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Ok, so im working on an assignment and for the life of me I cannot figure out why I am getting these segmentation faults. Im still in the process of learning c++, programming in general, so I was hoping someone wiser than me can help me out. The program is a self organizing binary search tree and I wasn't having too much difficulty with it until now. Here is the beginning of a main program I am using to test my class BST, I cannot alter the mian program since it is an assignment.

int main() {
string input;

// get a list of integer values
cout << "Enter a list of integer values in one line: ";
getline(cin, input);

cout << "\n**CHECKPOINT 1**\n";

// create a binary search tree
BST<int> bst1(input);

if (!bst1.empty()) {
    cout << "\n**CHECKPOINT 2**\n";
    cout << "Inorder traversal: ";
    cout << "Level order traversal: ";

I have yet to get past the printInOrder() function, here is the code for that

template <typename T>
void BST<T>::printInOrder(BSTNode* t) const
    if (t->left != NULL)
    std::cout << " " << t->data << " ";
    if (t->right != NULL)

The really strange thing that is confusing me if that when I add a quick cout<< "Something" to the first line of the printInOrder function, it all of a suddent will the print line

cout << "Inorder traversal: ";

and it will also start printing some of the numbers in the tree before finally giving me a segmentation fault again. :/

So, I would be really grateful if someone could explain to me WTF is going on. The adding or subtracting of a simple cout line shouldn't change things like that should it? Also, I feel like there are better ways of debugging this, if anyone has techniques that they use to figure this stuff out, please share :) Thanks in advance!

EDIT: I have tried the debugger GDB, I was unable to figure it out, but then again im not very well versed in the advanced features of debuggers so I might have missed something. The only other function that is even run, is the constructor to build from the string input. From what I could tell from the debugger is that the constructor seems to be working fine but nonetheless here's the code

template <typename T>
BST<T>::BST(const std::string input, int th)
    threshold = th;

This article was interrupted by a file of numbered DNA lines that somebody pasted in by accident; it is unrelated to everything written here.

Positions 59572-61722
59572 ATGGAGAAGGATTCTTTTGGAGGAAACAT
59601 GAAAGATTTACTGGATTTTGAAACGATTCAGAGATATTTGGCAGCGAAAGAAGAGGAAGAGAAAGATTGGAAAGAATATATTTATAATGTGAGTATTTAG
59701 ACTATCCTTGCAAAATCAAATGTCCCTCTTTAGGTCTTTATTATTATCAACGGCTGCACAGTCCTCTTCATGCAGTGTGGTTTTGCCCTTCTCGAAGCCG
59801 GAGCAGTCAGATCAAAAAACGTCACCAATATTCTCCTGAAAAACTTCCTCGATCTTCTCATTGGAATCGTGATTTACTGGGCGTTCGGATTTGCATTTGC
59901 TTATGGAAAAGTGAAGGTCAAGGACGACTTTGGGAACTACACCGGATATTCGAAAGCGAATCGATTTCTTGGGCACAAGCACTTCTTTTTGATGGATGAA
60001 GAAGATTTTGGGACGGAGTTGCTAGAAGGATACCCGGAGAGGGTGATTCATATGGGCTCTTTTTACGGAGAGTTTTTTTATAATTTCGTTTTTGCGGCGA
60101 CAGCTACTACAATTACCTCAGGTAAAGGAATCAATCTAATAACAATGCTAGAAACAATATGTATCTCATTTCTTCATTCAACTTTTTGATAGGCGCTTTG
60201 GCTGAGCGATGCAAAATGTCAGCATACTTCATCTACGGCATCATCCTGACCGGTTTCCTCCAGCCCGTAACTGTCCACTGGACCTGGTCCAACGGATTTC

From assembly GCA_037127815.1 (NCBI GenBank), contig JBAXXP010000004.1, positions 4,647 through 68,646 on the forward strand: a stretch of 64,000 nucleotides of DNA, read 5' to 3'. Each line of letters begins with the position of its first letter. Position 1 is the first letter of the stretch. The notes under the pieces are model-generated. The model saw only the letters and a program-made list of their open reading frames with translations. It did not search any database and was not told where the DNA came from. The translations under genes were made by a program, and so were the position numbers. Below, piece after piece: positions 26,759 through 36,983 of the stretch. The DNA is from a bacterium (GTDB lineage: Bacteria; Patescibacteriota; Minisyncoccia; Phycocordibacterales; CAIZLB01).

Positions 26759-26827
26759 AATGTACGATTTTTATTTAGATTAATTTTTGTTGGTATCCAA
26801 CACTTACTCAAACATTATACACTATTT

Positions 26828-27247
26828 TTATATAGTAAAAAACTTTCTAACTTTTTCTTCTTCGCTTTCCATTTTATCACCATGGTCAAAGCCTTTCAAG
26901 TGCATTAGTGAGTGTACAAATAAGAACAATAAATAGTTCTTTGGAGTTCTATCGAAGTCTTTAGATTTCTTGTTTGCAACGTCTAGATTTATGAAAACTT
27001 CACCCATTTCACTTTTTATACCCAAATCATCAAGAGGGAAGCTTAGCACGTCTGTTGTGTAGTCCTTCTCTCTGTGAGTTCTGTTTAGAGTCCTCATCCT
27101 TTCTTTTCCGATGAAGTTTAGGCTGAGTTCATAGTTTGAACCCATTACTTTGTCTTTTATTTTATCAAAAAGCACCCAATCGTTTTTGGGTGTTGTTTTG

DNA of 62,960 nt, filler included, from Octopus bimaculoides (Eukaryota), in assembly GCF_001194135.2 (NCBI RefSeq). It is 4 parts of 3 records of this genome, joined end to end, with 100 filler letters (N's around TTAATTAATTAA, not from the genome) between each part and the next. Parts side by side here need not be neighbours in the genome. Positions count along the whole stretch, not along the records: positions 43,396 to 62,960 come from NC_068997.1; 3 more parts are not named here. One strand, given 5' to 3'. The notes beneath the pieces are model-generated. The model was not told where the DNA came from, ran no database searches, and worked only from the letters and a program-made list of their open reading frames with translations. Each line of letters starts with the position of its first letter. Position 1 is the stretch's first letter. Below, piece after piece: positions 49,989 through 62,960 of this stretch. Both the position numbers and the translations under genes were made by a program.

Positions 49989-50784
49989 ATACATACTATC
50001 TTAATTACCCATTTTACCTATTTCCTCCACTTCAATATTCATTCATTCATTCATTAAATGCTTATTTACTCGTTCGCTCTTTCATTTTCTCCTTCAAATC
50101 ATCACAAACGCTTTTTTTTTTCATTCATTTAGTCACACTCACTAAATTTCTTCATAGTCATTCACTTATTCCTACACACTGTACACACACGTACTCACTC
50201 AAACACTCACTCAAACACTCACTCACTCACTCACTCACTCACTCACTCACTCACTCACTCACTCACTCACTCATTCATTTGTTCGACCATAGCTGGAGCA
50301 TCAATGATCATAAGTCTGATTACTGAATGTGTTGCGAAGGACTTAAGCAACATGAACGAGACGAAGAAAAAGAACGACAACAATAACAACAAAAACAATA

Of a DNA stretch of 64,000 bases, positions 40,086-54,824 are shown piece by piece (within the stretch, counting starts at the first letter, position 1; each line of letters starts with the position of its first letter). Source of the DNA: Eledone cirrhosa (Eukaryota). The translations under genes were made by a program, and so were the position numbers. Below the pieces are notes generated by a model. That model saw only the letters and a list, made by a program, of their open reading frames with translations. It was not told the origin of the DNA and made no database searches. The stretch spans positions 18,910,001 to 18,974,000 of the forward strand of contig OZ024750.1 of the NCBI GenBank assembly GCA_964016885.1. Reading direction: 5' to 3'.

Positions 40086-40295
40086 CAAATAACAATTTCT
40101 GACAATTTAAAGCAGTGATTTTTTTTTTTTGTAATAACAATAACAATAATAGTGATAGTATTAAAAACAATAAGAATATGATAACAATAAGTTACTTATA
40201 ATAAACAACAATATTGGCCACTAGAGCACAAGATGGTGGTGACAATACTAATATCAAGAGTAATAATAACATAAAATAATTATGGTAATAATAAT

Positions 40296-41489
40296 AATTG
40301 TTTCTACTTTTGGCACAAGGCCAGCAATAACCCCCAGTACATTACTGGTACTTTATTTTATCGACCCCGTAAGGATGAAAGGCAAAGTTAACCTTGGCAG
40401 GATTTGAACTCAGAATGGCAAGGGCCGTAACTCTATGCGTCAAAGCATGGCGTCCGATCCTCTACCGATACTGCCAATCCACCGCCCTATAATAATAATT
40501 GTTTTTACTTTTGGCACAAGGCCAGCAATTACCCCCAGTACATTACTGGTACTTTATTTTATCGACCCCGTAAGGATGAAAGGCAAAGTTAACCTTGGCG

root = NULL;        
    T v;
    // Make Input String Stream for easy use of >> operator
    std::istringstream iss (input);
        iss >> v;
        insert(v, root);


Here is the code for my insert function, Thanks for the help everybody! :)

template <typename T>
void BST<T>::insert(const T& v, BSTNode *&t)
    if(t == NULL)
            t = new BSTNode;
            t->left = NULL;
            t->right = NULL;
            t->data = v;
            t->searchCount = 0;
    else if( v < t->data )
        insert(v, t->left);
        insert(v, t->right);
share|improve this question
Have you tried using a debugger to see where it crashed? – kennytm Nov 13 '10 at 21:04
If you are using debug output, perhaps use std::cerr as it won't be buffered like std::cout – UncleBens Nov 13 '10 at 21:07
i think we need more code here, ...maybe the problem is with the input ...but its really impossible to tell without more code ... – Marek Szanyi Nov 13 '10 at 21:07
In this case, adding a line of cout code can cause more code to seemingly be run. A cout is buffered, meaning that your program won't actually output anything until the output buffer is full. When you insert another cout, you fill the buffer and the previous cout text appears. The previous cout line was always executed, but because the buffer wasn't full the text never makes it to the console until you added another cout line. Use cerr for debugging. – Zeke Nov 13 '10 at 21:22
Can you show the code for BST::insert() as well? – user434507 Nov 13 '10 at 22:02

There's a marked lack of newlines in your output. Often the line buffering means you don't see anything until a newline is encountered.

I'd modify the line after the PrintOnOrder to this:-

    cout << "\nLevel order traversal: ";
share|improve this answer
Newlines don't necessarily flush the buffer with the escaped newline character, IIRC. Using std::endl, however, will flush the buffer. – Tom Thorogood Nov 6 '12 at 2:50

In the constructor you are inserting v into the tree even if reading the data with iss >> v failed. Probably you rather want something like this:

while (iss >> v) {
   insert(v, root);

But probably the real cause for your segmentation fault lies in insert(), for example if that function just inserts a pointer to the (stack allocated) parameter it receives into the tree. The parameter variable will go out of scope at the end of the function (and therefore cease to exist). If you just stored a pointer to that variable into the tree, that pointer will no longer point to anything useful.

share|improve this answer
Unfortunately changing those lines have not seemed to fix the problem :/ – Ben Nov 13 '10 at 22:16

I don't see anything wrong here. As others pointed out, output buffering may mean that your code actually completes printInOrder() successfully and then crashes somewhere later.

share|improve this answer

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